What are plans? A dictionary might give a definition along
the lines of “Information , sufficient to complete the
construction or manufacture of the item described”.
Yes? Well! That statement would contain a number of huge assumptions.
For example, people in the Engineering trade go to Engineering
School to learn how to draw and read plans, they have a specialised
notation system, standardised layout and methodology, particular
systems and location for measurements and ways of differentiating
one part from another by shading and cross hatching. It's
all very complex to the outsider, and the outsider has a snowballs
chance in a very hot place of understanding a drawing so produced.
Add to that the fact that there are in this fractured world
several different standards for engineering drawings, and
you will see that although these systems are used by trained
persons with considerable understanding of the subject, and
are designed and intended to avoid any possibility of misunderstanding
and the expensive consequences of that misunderstanding, that
the best laid plans of Mice and Men can indeed “gang
So, when dealing with a subject such as small craft which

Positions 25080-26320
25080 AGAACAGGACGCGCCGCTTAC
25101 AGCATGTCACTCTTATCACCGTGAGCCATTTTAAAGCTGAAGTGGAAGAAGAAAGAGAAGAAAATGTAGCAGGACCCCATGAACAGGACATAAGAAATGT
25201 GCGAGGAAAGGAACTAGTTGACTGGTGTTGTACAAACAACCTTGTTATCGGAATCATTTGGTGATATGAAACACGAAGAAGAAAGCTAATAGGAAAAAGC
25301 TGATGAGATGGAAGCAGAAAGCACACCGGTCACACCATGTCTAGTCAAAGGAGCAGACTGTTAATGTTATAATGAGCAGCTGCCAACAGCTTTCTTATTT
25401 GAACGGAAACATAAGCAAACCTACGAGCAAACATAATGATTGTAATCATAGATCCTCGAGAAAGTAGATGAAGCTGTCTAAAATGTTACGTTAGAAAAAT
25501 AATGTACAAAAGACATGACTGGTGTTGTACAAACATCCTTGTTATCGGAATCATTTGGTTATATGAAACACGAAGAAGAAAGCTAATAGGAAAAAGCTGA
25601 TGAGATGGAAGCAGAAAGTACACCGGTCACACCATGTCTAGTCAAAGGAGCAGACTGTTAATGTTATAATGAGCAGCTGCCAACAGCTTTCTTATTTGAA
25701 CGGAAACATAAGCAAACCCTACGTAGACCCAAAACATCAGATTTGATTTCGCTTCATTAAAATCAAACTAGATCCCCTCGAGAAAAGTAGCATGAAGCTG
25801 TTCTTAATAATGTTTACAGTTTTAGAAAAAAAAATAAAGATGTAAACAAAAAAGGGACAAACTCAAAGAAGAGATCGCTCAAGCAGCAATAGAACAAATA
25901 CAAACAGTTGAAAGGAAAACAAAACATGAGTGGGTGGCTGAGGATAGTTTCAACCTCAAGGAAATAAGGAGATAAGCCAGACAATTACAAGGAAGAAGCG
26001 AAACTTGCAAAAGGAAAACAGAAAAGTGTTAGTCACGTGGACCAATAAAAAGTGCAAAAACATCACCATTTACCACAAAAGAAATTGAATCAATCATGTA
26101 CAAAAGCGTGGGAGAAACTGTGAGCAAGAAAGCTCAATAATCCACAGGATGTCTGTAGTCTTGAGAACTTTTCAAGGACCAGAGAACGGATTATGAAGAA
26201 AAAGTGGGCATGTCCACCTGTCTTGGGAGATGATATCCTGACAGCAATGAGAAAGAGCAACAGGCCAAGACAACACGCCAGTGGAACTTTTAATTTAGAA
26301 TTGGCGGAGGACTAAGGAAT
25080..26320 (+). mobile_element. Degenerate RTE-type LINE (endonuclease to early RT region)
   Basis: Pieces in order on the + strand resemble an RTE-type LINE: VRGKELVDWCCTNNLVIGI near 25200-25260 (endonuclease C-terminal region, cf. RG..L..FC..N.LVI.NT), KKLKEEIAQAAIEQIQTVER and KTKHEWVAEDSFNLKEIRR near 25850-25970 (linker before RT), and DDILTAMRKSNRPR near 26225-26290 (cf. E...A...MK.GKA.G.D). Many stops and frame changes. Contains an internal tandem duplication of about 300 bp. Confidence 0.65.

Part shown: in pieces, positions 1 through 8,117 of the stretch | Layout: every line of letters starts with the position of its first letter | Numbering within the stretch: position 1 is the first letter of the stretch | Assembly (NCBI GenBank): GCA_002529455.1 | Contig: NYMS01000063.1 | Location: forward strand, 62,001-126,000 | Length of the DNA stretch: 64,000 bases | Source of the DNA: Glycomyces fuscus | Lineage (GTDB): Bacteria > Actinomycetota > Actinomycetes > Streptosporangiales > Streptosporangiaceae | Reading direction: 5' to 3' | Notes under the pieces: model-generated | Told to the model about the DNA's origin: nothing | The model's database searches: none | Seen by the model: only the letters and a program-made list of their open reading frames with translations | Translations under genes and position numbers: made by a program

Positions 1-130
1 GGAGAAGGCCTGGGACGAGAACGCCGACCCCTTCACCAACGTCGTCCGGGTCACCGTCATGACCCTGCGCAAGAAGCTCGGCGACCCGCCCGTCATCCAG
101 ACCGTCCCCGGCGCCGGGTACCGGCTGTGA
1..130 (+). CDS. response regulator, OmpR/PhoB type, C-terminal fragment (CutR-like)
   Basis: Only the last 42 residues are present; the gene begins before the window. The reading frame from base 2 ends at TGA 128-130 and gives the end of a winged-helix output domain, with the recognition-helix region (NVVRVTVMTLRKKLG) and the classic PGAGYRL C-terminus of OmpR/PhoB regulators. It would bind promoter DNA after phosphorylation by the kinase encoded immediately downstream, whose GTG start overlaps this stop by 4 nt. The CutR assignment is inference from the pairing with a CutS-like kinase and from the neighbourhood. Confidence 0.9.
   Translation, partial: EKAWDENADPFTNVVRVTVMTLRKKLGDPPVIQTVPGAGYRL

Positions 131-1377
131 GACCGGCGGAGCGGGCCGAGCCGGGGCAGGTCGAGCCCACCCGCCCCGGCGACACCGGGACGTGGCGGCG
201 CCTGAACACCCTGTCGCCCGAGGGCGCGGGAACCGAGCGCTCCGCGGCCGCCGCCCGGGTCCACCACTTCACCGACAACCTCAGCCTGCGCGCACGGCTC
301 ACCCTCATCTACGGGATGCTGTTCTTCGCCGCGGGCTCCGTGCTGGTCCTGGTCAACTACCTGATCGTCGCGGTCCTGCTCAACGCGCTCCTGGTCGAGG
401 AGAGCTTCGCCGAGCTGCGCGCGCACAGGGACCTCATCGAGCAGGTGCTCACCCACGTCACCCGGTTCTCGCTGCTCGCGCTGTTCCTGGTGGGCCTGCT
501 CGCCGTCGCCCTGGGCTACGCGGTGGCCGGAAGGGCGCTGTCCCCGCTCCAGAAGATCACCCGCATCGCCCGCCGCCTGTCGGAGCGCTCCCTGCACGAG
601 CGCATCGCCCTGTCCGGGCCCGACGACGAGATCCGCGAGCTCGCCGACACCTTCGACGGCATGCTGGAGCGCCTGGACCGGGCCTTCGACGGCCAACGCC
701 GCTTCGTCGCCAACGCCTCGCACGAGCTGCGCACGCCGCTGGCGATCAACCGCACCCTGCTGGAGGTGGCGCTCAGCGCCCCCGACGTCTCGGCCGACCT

are often quite complex, and which are not covered by a formal
discipline ( although the Naval Architectural one would work),
few of those building small craft know the “language”
and there are areas of the boats not covered by the formal
drawing methodology. It is necessary though, to convey information
to the client/builder in an accessible manner.
But how much information? We have to assume a few things.
First, that the client is literate (I kid you not) . Second,
that they can measure with a degree of accuracy -again, not
kidding. Our school systems are producing graduates who can
work wonders with a computer but who are totally dependent
on them and who, when faced with a “manually operated
analogue measuring device”, are completely lost. I was
going to say that they would be completely at sea, but that’s
where an aspiring boatbuilder is aiming to be, but in the